When in doubt, research your local laws.  

Can My ISP See What I Download with VPN

Using a VPN prevents the ISP from seeing what you download. It can not know what is inside the encrypted VPN tunnel. ISP can not track what you download and where you are getting your files from. A VPN is the most secure way to share files, especially when torrenting. An ISP can only see encrypted data streams.

Can Your Internet Provider See What You Search with a VPN

Your ISP can not see anything you search online when using a VPN. However, the search engine you are using can still see what you search for. A VPN hides your searches from ISP, but not from Google or Bing. You need to take extra actions to protect your browsing and search history completely.

It’s a File **Sharing** Protocol

When you use services like limewire, utorrent or others it’s important that you realize that you’re not only downloading whatever it is you’re downloading.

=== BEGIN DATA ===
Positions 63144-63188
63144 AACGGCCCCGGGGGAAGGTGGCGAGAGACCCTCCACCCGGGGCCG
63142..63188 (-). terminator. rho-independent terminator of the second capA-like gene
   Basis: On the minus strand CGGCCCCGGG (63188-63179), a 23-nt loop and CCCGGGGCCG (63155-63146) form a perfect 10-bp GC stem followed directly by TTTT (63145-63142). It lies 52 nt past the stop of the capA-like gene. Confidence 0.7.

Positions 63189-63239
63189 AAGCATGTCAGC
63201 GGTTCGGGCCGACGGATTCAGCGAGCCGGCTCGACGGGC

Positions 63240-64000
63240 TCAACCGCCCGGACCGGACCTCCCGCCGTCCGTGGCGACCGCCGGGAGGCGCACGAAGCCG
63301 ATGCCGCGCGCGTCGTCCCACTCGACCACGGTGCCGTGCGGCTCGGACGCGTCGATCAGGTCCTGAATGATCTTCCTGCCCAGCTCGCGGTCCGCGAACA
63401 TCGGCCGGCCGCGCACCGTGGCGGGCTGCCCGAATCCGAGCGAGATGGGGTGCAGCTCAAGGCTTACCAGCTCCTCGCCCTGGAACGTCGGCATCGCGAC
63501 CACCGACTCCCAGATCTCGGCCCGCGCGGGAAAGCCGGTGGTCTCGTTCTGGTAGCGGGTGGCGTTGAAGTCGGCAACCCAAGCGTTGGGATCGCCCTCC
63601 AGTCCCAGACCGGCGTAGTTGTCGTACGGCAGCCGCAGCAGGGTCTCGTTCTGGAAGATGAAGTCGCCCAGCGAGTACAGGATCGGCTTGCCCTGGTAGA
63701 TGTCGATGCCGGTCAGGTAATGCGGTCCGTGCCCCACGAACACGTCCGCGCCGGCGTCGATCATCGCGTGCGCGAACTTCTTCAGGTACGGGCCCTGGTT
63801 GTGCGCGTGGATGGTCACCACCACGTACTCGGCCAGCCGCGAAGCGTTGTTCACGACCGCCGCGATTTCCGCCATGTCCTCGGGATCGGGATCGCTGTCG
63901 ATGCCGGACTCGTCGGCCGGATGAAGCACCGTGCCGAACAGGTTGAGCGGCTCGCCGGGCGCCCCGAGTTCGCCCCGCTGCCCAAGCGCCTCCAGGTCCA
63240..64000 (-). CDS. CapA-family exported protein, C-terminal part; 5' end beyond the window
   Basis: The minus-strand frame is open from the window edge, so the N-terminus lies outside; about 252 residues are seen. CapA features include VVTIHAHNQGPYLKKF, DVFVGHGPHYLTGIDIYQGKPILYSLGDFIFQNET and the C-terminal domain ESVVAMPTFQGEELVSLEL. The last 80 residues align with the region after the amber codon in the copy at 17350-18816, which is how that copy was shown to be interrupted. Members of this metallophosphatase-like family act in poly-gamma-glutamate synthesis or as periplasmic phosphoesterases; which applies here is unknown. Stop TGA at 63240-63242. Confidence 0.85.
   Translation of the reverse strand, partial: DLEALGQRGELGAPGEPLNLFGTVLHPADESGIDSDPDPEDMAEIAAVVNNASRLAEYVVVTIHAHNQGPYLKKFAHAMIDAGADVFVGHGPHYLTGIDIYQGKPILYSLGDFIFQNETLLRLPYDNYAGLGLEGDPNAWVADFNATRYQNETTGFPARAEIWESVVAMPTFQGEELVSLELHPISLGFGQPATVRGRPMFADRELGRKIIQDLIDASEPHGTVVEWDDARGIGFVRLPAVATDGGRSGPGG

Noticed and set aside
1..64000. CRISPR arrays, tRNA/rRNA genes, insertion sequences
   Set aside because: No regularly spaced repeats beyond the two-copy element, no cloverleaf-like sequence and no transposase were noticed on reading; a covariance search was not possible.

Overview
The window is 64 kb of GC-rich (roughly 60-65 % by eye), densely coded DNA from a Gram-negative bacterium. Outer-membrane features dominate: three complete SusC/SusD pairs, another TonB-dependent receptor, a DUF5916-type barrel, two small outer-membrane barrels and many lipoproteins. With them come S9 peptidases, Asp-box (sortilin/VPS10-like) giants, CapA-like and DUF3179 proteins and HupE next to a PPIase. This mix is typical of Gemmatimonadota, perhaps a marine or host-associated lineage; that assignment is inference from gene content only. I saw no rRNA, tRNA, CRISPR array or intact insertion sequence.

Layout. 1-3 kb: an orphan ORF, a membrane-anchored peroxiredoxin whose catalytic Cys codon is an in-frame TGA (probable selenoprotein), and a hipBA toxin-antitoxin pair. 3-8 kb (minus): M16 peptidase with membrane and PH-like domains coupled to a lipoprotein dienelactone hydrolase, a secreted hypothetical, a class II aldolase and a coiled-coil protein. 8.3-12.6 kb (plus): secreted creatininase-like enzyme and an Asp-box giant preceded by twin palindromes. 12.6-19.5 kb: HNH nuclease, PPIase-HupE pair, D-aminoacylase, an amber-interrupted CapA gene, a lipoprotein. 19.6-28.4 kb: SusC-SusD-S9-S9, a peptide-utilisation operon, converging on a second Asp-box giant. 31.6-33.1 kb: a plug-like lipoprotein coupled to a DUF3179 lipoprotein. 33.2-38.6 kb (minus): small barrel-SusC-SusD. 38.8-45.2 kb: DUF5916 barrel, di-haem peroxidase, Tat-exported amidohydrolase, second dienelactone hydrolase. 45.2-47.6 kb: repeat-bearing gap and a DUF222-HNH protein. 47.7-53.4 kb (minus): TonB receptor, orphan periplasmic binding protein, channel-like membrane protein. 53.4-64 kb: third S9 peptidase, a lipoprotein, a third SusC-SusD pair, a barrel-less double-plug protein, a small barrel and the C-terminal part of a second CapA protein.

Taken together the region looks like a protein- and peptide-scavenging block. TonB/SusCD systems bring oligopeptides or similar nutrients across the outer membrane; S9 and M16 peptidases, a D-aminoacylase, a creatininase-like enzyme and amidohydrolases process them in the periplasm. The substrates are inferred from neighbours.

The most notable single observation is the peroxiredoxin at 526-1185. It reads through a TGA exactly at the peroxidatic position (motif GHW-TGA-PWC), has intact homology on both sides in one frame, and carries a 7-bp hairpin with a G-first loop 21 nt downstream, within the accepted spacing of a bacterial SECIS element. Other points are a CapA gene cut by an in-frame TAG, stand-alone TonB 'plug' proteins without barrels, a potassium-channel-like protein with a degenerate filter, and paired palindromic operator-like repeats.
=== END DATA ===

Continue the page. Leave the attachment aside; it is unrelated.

You’re also sharing what you’ve downloaded previously with others who are using the same service.

That’s why it’s called “peer to peer” file sharing – there is no central server, it’s everyone using the service sharing with each other.

That’s typically the copyright issue that most people get stuck on. If you download, say, a movie – well that’s you downloading one movie.

But with the file sharing software continuing to run, dozens if not hundreds of others could be “downloading” that same movie from your machine – even before you finish downloading it yourself. Now all of a sudden your machine becomes implicated not in one copyright violation – your download – but as a source of dozens or hundreds of other copyright violations as you make that same movie available to others.

That’s when the movie studios or record labels contact your ISP, and in turn when the ISP contacts you.

On the internet, nobody knows you’re a cat (if you’re using a VPN)

As the go-between between you and the wider internet, an ISP has the potential to record and store a lot of data on your online activities. That said, what they can actually do (or have to do) heavily depends on the local law. But in any case, if you really want your ISP to have no clue what you’re doing online, get a trustworthy VPN like Surfshark and hide your traffic.